Air can be heated with open-coil heaters, tubular heaters, strip heaters and quartz heaters. The choice of one over the other depends mainly on volume, pressure and air velocity. To increase heater life, use a phase-angle fired or zero-cross fired ( SCR ) power control.
Air heaters work by radiating heat into the passing air/fluid. Unfiltered air may contain dirt, grease and water which will reduce heater life, especially for open coil air heaters. Important is an air flow over the air heating element for some time even after the heater is turned off. Use a time delay relay for this. If the temperature sensor is far downstream from the air heating element, place an over-temperature sensor close to the air heater itself. We recommend the use of a flow switch in the airstream to avoid any overheating of the system in case airflow is insufficient.
To calculate the approximate power requirement in kW: multiply the standard cubic feet per minute (scfm) by the temperature difference and divide by 3000. [kW = (SCFM x Delta T)/3000](example: to heat 100 scfm 100 degF you'll need 3.3 kW)
Other important factors to consider:
Open coil air heaters work best below air velocities of 80 FPM. Higher air velocities could cause the coils to touch each other and short out. Because of the low mass and fast response time of these heaters, use a phase angle SCR instead of a zero cross fired SCR with voltage limiting. We do stock different open-coil air heaters.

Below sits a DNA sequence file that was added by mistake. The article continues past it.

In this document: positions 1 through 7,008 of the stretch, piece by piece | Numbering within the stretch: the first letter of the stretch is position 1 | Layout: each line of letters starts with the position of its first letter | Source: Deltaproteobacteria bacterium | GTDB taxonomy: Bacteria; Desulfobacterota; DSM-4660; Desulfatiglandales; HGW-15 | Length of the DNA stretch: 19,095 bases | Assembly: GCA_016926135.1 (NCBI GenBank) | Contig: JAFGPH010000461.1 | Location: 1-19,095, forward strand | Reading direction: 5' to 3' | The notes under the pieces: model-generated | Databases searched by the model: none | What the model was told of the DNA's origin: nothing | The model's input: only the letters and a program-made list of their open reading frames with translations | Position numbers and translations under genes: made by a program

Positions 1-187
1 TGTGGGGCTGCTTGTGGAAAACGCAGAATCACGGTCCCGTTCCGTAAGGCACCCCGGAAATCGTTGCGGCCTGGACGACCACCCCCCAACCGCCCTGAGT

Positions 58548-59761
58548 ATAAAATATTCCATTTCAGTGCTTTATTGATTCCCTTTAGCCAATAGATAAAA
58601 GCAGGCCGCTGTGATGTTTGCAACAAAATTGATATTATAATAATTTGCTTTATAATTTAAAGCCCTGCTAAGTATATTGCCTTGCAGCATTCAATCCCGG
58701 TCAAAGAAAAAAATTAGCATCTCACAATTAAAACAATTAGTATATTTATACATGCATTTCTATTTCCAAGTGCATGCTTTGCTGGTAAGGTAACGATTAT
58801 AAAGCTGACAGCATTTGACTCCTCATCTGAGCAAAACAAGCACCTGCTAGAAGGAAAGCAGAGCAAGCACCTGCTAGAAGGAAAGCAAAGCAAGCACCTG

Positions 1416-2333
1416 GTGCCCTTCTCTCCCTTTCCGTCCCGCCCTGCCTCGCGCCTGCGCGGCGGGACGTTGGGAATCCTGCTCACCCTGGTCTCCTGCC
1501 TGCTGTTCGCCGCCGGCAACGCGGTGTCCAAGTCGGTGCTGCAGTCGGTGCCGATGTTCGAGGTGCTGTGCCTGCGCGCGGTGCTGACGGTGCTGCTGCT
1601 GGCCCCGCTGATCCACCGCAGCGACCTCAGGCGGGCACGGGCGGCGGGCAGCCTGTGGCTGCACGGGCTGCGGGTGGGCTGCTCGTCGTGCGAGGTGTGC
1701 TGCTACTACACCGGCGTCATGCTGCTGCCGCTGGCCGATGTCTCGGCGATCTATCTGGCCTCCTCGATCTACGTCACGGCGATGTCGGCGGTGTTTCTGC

Tubular and Strip Heaters:
Tubular air heaters and strip heater in various shapes are used to generate hot air. They're often used for comfort heater (HVAC) and ovens. If the process temperature is less than 500 deg F, finned tubular- or strip heaters could be used. For high temperature process air heating of up to 1200 deg F, a tubular air heater element without fins would be the choice.
Quartz and Ceramic Air Heater:
Quartz & Ceramic air heaters work up to 1500 degF, 10 PSI max inlet pressure, and various SCFH). We do stock a variety of quartz air heaters in our facility in Pico Rivera (Los Angeles).
They're commonly used in:
Contact an engineer for more information.